I’d like to say a few words about my friend Ann Humphreys. If you pardon the terrible mix of metaphors and puns, it’s easy to get Pollyanna about Annie, because she the kind of woman that inspires so much love in the people around her that one is reduced to inane blatherings about “how important she is to me” and blaggedy-blah-blah. I will say this, however: my life without her in it would be definitely the lesser.
I met her briefly in 1989, during the anorexic summer that followed her father’s quick passing due to brain cancer, and like everyone else, had a hopeless crush. By the time she came to Chapel Hill for good in 1993, she had finished her stint at Barnard College in NYC and was trolling the waters around her home state for something to do. Fortunately, she, her brother (the illustrious Greg Humphreys of Hobex and Dillon Fence fame) and I found a semi-abandoned farmhouse on the outskirts of Carrboro and lived there for a year.
Life on that farm was, like any hazing ritual, the best time we ever hated. Our rent was $117 each, no lie – Annie actually paid her rent one month by discovering a box full of pennies. I made about $400 that year, and lost 25 pounds by subsisting on cans of Slim-Fast and parsimonious bowls of pasta. Sean and I started a failed cover band, Greg’s relationship with Dillon Fence became terminal, Ann began a tortuous affair with one of my best friends – and the only salve we had was a floor-to-ceiling forced-air heater that purported to warm the entire house. Of course, it only warmed the three feet in front of it, so Ann would stretch out there for days at a time, like a cat following the patch of sunlight on the carpet.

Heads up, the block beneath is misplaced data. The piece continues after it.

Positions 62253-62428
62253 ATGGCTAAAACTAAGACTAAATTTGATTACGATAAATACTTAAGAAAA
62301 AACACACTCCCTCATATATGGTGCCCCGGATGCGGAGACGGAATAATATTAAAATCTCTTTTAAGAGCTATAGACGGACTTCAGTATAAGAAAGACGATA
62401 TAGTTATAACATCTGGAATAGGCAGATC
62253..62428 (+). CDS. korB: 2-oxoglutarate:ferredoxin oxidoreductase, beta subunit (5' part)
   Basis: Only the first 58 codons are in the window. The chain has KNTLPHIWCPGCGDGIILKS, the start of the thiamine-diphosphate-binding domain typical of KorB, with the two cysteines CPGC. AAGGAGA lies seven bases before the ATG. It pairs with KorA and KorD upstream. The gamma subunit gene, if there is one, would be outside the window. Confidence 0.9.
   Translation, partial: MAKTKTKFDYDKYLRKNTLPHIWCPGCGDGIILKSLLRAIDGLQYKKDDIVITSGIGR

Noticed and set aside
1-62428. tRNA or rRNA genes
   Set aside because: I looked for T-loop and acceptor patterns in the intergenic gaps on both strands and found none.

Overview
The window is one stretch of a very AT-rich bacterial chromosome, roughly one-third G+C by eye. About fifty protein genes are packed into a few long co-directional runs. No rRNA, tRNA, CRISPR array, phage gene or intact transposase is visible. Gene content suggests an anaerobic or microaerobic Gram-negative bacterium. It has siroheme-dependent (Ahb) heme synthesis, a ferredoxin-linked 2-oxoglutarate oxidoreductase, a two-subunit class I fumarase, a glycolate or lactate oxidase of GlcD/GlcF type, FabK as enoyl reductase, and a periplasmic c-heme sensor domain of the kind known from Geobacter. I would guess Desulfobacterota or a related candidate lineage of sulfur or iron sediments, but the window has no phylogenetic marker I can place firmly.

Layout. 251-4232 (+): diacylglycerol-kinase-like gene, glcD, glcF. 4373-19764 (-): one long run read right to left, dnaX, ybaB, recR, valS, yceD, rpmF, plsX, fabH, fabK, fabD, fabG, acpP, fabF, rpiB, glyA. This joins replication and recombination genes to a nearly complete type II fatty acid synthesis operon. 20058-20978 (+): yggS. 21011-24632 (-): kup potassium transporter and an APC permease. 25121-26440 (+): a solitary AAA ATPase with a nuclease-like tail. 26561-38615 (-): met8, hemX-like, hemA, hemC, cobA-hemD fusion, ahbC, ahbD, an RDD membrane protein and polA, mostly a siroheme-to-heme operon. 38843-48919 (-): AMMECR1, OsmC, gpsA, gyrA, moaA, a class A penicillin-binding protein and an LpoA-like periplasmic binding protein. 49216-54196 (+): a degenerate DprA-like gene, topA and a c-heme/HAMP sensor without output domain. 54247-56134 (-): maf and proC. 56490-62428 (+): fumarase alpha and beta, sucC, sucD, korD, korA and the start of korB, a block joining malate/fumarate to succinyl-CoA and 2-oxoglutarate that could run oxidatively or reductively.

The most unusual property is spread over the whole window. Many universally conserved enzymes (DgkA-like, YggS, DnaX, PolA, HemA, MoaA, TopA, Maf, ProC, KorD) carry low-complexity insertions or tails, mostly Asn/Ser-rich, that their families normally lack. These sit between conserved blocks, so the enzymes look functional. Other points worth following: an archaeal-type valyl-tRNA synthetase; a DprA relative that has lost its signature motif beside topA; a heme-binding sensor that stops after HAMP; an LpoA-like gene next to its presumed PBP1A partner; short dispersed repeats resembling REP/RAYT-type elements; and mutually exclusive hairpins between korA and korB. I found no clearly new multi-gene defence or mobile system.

Greg would go on tour for months in a stretch, so Ann and I spent entire epochs together in front of that heater. I was writing a semi-digestible novel, and she was honing her craft as a budding poet, thinking about grad school at Warren Wilson. I was truly at my depressive, gadfly, cynical worst, and Annie, while always bristling at her surroundings, never took me seriously enough to warrant an argument. In fact, I have been blessed by many roommates in close quarters without quarrelling (Bud, Salem, Scott, etc.) but I think I could be locked in a steamer trunk with Ann on a cross-Siberian voyage and we’d still get along.
For me, there are two lasting effects from that farm: one, my undying desire to have Ann as a permanent confidante; and two, a complete immunity to most diseases thanks to drinking well water infected with E. Coli.
We’ve been near enough each other for the last few years (she was in San Fran when I was in LA), but I’ve always wanted her in New York, even when I wasn’t living here. For some reason, I thought only New York, with its unrelenting dialogue and emphasis on excellence, could deserve her. But she loves her house in North Carolina, and if there’s one thing the last two years have taught me, it’s to leave people alone about where they live, because what the fuck do I know? Being in NYC during 9/11 drove me to anti-anxiety drugs. Nothing is ever that simple. Nothing worth doing comes without ambivalence.
I would say this, however: a change of scenery, however arbitrary, can be a godsend. My sister Michelle is in the rather insane position of having to choose between Napa Valley and Niger, but I think the choice alone will be worth more than the destination. Human beings tend towards repetition to calm fear, but a life without some stomach-churning trepidation would be the life unexamined.